Battling Red in Pokémon Gold and Silver
Any seasoned Pokémon fan would be able to speak to the impact of the extensive post-game in Gold and Silver. To this day, over 20 years removed from the release of those titles, the return trip to the Kanto region is still used as a measuring stick for the density of post-game content in new Pokémon releases. Admittedly, the reveal of returning back to the previous game’s region to work through another eight badges is an unforgettable bombshell, but it’s the conclusive battle against Pokémon Trainer Red that leaves the most thunderous impact.
Upon obtaining all 16 badges across both the Johto and Kanto regions, players are left with one final destination – the prestigious Mt. Silver, a mystifying location where only the most hardened of trainers are granted permission to enter. Initially Mt. Silver doesn’t appear to be too notable; the Pokémon occupying the area are at a higher level than other wild Pokémon seen throughout the game, but nothing seems out of the norm compared to the usual dungeons. That is, until the players reach the mountain’s summit and see a lone trainer, just standing there, seemingly disengaged with the world around him. Upon interacting with the trainer, players are met with the now-infamous empty text box filled with ellipsis before the battle begins and it’s revealed that this trainer is none other than Red.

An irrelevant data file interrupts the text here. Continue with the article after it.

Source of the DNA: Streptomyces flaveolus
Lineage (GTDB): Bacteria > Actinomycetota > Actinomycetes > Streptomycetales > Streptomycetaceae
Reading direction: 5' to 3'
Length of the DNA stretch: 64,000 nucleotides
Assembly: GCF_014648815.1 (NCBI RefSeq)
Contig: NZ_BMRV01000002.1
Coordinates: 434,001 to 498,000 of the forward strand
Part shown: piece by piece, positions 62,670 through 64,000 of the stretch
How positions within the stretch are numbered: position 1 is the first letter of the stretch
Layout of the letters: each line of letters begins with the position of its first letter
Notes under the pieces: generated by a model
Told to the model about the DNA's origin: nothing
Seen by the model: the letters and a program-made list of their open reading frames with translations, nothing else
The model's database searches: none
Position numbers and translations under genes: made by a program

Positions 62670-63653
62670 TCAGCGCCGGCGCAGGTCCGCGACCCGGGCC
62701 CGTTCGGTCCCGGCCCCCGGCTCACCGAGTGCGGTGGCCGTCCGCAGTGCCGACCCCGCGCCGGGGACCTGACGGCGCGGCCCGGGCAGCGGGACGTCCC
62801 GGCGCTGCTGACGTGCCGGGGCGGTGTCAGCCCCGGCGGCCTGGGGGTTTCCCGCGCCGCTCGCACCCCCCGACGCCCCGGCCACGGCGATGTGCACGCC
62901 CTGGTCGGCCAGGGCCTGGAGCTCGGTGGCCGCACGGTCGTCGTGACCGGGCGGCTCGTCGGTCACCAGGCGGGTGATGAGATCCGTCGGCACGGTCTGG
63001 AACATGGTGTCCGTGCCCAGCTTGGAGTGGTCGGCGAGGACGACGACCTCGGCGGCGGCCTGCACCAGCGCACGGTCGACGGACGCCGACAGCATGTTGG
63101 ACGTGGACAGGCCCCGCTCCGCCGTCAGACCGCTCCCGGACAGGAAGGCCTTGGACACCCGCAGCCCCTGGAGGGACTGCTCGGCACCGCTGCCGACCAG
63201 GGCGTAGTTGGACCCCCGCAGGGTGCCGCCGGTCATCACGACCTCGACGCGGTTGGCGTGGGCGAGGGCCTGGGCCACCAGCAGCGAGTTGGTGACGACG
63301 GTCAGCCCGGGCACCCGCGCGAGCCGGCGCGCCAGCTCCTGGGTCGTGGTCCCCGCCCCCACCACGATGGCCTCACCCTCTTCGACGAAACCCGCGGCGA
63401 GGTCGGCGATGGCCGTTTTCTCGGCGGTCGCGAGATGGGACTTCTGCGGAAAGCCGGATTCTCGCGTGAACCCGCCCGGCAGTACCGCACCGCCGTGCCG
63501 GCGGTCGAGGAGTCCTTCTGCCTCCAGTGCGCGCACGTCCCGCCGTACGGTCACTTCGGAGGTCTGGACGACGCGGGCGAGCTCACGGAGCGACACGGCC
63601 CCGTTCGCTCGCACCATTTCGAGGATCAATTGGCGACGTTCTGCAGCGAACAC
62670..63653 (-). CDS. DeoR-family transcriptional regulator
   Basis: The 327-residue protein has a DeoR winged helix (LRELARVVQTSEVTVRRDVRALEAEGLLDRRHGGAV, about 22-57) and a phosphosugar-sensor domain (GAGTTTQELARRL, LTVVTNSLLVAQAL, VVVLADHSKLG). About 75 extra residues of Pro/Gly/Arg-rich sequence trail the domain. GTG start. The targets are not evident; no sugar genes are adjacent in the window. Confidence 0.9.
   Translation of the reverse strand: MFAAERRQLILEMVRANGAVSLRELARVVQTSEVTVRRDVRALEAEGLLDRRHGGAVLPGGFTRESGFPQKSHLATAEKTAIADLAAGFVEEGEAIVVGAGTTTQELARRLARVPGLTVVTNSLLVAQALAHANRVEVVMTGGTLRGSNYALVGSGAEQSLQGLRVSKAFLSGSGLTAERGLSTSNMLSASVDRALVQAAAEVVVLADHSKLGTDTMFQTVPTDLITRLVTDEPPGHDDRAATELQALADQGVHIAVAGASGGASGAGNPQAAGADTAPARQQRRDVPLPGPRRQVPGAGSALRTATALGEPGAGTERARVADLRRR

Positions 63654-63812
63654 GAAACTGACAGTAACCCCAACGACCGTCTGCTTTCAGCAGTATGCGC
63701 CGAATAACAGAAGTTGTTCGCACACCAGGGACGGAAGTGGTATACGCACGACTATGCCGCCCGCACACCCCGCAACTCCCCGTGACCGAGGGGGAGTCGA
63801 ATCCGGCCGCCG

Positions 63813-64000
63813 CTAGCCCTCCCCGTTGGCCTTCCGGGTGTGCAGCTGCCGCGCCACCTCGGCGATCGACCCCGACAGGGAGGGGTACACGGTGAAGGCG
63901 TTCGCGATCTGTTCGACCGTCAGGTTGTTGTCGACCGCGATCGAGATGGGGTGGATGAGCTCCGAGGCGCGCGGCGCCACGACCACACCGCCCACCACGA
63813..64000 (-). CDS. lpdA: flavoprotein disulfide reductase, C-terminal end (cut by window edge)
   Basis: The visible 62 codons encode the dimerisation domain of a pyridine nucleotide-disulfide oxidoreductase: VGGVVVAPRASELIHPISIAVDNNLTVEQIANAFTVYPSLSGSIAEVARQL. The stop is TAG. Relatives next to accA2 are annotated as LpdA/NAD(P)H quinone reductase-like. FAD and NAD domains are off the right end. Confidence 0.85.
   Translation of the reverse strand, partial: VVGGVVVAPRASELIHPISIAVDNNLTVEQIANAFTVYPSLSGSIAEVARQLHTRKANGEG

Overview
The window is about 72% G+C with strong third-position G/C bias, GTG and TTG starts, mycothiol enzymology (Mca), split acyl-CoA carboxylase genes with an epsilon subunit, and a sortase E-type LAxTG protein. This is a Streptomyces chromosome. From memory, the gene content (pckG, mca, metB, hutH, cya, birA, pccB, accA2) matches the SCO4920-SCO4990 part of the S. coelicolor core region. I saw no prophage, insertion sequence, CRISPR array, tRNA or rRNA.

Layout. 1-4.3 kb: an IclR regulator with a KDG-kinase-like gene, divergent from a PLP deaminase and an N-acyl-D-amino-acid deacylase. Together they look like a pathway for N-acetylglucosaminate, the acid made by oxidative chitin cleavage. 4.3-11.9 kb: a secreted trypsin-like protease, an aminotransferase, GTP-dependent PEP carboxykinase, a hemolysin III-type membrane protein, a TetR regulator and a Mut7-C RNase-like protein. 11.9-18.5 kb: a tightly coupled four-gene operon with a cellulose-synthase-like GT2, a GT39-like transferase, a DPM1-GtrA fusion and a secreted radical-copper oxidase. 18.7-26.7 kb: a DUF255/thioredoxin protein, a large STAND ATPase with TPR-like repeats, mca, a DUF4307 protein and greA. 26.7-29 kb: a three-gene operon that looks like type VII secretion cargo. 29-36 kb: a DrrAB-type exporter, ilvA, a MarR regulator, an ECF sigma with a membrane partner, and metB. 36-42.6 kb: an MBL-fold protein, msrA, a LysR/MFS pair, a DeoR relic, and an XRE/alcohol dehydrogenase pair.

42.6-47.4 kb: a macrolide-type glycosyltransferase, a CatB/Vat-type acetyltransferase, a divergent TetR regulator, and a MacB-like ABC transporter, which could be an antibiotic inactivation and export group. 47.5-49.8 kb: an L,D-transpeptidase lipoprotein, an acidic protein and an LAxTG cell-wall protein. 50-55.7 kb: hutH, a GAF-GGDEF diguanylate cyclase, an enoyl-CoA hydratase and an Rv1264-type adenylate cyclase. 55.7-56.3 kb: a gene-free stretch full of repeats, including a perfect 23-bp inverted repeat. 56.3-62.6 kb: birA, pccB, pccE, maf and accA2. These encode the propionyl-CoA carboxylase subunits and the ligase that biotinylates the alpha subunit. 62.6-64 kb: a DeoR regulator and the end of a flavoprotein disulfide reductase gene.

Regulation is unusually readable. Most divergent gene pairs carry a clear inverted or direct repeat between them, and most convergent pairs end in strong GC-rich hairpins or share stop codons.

Red is the default name given to the player character, indicating that this is in fact the same character that players controlled in Pokémon Red and Blue – the series’ first outing. It’s a shocking reveal, and Red’s team enforces the notion that he hasn’t taken a break from training since the events of his adventure two years prior. He packs a full squad of six Pokémon, including Pikachu, Espeon, Snorlax, Venusaur, Charizard, and Blastoise. More frightening is that their levels sit in the 70’s, aside from Pikachu who heads up the team at level 81.
It’s a hell of a strong note to end such a comprehensive sequel on; not only is it a surprising battle against the former protagonist, but his team puts up one of the toughest challenges ever seen in the series. His eclectic mix of Pokémon necessitates that players need their own balanced team to secure victory, while his Pokémon’s high levels require a larger consideration of tactics and planning (or numerous hours of grinding) to deal with.
One might expect that dethroning the former champion would leave players with a large sense of accomplishment, but the victory feels surprisingly hollow. As you defeat Red, there’s no larger interaction with him that leads to definitive closure on his story. He just disappears without uttering a word.
Whether or not this was intentional is irrelevant; it’s a surprisingly poignant footnote that wraps up what is–for all intents and purposes–a relatively simplistic JRPG for children. The enigmatic characterization of Red in this battle has continuously been the spark of fan conversations over the past 20 years, with its open-ended-ness being the perfect catalyst for theory crafting and speculation. It’s a truly memorable scene due to multiple reasons. Whether it’s the shocking reveal of Red, the challenging nature of the battle, his ambiguous exit, or a mixture of the three, this remains arguably the most memorable and largely discussed moment in the franchise’s history.